The protests in downtown Denver come from a place of fear, anger, and distrust. The narrative during the first four days of protests seemed to frequently be blaming the protesters for vandalism and destruction of property without examining the behavior of police. Watching both sides of the protests there is something that is very troubling.
What is truly troubling here is the initial government response. Last night we saw a more subdued police presence and an overall much more peaceful demonstration, which is a sharp contrast to what was happening over the weekend. In those earlier protests, in coverage by the media and by individuals on the streets who are in the midst of the protests, risking their own safety to make sure that these images are seen, images were shown of large numbers of police officers in body armor, wearing helmets and face shields, carrying arms.
A militarized police force is problematic for several reasons. First, it sends the wrong message to the people. Police officers are supposed to be sworn to protect us and our communities. When a populace sees police officers (even if they are from other jurisdictions) committing acts of violence, they need assurances that their police officers are interested in serving the community. Seeing officers on sidewalks and in the streets dressed as though they are ready for combat sends a message to the community that their relationship with police is a subservient one. The message is that they are trained, equipped, and ready to do violence against anyone who does not do as they are told.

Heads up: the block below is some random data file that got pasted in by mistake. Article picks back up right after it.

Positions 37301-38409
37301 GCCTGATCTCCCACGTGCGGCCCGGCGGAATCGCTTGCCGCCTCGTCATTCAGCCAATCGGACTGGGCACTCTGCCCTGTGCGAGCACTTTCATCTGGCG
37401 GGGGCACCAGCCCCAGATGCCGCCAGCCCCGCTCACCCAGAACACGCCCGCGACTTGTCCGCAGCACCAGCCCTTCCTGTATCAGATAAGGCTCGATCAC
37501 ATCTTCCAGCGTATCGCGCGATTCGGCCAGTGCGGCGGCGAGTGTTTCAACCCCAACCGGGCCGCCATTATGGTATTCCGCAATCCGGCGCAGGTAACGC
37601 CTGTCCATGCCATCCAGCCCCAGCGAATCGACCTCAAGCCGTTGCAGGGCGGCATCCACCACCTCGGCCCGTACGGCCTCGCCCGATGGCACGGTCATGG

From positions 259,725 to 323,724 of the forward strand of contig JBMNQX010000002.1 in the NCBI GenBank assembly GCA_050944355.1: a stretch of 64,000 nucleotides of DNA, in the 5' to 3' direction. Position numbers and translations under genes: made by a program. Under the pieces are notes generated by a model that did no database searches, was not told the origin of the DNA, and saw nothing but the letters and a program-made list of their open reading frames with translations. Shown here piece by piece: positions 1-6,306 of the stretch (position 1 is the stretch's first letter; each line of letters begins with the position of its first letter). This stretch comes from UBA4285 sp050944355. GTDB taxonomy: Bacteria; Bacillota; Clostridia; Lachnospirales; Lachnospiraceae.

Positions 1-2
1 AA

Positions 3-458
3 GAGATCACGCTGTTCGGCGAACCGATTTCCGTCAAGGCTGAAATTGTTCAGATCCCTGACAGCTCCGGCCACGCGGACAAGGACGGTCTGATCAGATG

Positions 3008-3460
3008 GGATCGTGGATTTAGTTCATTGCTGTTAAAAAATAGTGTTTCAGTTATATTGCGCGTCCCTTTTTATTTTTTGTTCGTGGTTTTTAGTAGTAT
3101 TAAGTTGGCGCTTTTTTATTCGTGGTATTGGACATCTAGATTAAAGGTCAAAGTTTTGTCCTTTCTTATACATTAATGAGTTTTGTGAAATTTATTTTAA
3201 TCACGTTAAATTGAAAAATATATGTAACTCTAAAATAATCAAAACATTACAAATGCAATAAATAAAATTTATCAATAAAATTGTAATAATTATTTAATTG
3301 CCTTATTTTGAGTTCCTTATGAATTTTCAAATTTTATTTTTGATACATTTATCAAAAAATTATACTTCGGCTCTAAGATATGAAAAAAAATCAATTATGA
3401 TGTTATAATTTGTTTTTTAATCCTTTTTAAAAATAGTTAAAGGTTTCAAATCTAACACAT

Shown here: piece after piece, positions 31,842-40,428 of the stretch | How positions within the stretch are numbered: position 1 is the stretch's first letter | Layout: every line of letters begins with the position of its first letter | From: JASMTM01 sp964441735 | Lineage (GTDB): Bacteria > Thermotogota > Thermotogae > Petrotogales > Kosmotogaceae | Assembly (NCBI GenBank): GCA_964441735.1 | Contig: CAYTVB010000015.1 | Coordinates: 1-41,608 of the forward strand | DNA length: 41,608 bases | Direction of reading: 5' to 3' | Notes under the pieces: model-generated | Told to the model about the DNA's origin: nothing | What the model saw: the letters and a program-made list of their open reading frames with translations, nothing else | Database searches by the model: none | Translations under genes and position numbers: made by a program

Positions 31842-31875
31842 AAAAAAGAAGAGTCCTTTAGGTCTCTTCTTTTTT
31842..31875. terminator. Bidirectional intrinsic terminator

Also, a militarized police force sends the wrong message to the police officers themselves. In order to do their job, officers have been trained to fight and to kill. They are also taught to be suspicious and to be on the lookout for wrongdoing. Sending police officers en masse to a protest armed and armored gives them the impression that they are not there to assist the protesters nor to protect them, but rather to resist them. As one young Denver police officer posted to social media this week: “Let’s start a riot.” That’s the mentality that this form of militarization breeds. These officers go out ready for a fight.
What this means is that a militarized police force creates violent situations from otherwise peaceful ones. When an angry group of protesters is confronted by an angry, militarized police force, someone is going to be attacked. Who throws the first stone may differ, but the situation is adversarial at its core. What is needed in our community and our country is a dialogue, not confrontation. Instead, we have police officers gassing citizens. A protester throws a rock, and now a crowd is indiscriminately shot with “less than lethal” weapons.
From these protests there has been video of police officers shoving a veteran of the United States Marine Corp, while in uniform. Video of police officers shoving someone into a fire. Video of a man who was only filming a group of police officers — in broad daylight — and then had one officer with no provocation raise his gun and fire pepper rounds at him. There is video of another man doing the same, but he was in a crowd at night, being shot repeatedly with rubber bullets or pepper rounds. That man’s blood on the concrete was clear as day, though. There are also stories of tear gas being deployed without warning on peaceful groups of protesters. Even children have been gassed. There is also at least one person whose leg was cut open by a bean bag round.